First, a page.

Testing My Theory

Apparently it wasn’t only me who thought the new Practitioner Priority Service (PPS) guidelines were ambiguous.  I don’t think the PPS customer service reps understand them either.  The best I could tell, I thought that they would be checking qualifications more closely, maybe even refusing to speak with anybody lacking a duly executed power of attorney.

It wasn’t long before I was able to test my theory.  Here’s how my first post-Jan. 6th PPS call went:

IRS: “How can I help you today, Mr. Wetenkamp?”

ME: “It’s my first call on this case; can you just give me an account overview such as balances due, missing returns, collection status, etc.?”

IRS: “Oh no, we can’t help you with that sort of thing anymore.  As of January 6, 2014 we are only allowed to assist you with active tax issues.”


IRS: “Uh, . . . well, . . . yes.”

When the IRS makes informal procedure adjustments it is usually impossible to tell how they will materialize at the individual call centers.  For one thing, call center managers do not always interpret internal memoranda uniformly, so it is common to have slight variations from one city to the next.  But even if all IRS managers agreed, something inevitably gets lost between the team meeting where the memo is thoroughly explained and the cubicles of IRS rank and file.  You’ve probably heard anecdotally that the IRS doesn’t follow its own rules.  Well, this is precisely where it comes from and it happens every single day.


Changes Announced for PPS Phone Line

Now I know why the hold times are so long when I call the IRS.

Some people think tax attorneys have a special dedicated phone line at the IRS and we can simply pick up and talk to whomever we want whenever we please.  This couldn’t be further from the truth.  Yes, we do have a special practitioner phone line, but during peak call times I don’t think it makes much of a difference, at least not lately.  The IRS Practitioner Priority Service (PPS) phone line has, in my opinion, never been the same since the government shutdown in October 2013.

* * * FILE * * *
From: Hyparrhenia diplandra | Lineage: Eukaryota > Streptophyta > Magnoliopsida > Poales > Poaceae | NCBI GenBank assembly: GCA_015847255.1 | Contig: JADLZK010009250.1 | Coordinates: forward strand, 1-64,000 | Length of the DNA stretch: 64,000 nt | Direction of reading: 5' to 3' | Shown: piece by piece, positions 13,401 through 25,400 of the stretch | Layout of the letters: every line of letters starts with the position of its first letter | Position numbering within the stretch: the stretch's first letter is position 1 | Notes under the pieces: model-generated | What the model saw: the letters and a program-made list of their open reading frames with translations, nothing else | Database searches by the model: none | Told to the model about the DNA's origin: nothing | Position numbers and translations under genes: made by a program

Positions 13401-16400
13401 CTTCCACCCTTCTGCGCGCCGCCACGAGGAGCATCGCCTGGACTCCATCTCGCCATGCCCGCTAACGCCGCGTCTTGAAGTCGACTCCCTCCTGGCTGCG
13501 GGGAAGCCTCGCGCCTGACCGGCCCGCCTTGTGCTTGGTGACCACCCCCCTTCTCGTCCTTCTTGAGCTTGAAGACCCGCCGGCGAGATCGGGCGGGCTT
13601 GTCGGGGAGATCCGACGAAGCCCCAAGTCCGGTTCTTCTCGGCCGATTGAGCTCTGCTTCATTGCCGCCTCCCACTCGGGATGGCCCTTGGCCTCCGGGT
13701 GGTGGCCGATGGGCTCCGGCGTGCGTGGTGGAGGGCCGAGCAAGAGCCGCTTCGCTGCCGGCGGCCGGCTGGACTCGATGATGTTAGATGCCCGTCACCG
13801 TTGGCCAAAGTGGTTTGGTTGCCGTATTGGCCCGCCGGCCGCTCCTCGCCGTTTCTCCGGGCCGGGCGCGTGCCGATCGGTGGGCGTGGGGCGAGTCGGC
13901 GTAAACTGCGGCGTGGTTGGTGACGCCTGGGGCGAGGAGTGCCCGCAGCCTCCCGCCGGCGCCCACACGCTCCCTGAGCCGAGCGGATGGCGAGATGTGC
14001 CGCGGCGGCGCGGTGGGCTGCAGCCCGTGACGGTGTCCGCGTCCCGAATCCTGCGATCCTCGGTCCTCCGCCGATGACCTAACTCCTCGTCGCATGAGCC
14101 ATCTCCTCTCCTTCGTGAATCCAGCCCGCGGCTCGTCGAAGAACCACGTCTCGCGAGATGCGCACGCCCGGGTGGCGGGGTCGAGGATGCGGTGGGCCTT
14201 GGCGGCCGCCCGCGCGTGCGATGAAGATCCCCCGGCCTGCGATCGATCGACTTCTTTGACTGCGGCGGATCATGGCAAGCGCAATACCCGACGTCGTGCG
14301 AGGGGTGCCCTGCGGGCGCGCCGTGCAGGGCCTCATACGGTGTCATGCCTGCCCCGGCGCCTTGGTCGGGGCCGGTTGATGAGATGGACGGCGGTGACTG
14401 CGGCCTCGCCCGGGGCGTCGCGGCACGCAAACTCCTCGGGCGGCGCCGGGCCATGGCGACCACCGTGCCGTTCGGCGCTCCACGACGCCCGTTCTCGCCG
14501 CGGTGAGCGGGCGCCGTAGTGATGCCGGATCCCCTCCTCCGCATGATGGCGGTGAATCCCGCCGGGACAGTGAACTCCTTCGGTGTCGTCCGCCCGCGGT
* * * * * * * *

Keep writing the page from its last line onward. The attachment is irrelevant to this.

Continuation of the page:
The IRS recently announced some changes to PPS.  The IRS says that effective January 6, 2014, they will only be able to help tax professionals with tax questions through the PPS phone lines.  You have to be kidding me!  Isn’t this the whole point?!  What this means to me is that I have consistently been waiting on hold for an hour each time I call because the IRS Practitioner Priority Service number phone reps have been taking calls from non-practitioners with irrelevant questions!  This is beyond annoying.

This is all a little tongue-in-cheek because I think what the IRS really means is that PPS reps are going to be checking to see if the practitioner has a valid Power of Attorney on file for the account they want to discuss before answering long-winded questions that have nothing to do with specific taxpayer issues.

Also, the service is no longer going to honor live telephone transcript requests.  This makes sense because there are so many other ways to obtain transcripts such as through the automated phone service, irs.gov website, and by mail.  There is no sense in clogging up the practitioner phone lines with unnecessary requests.  I wonder if the hold times will get any shorter after January 6th.  One can only hope.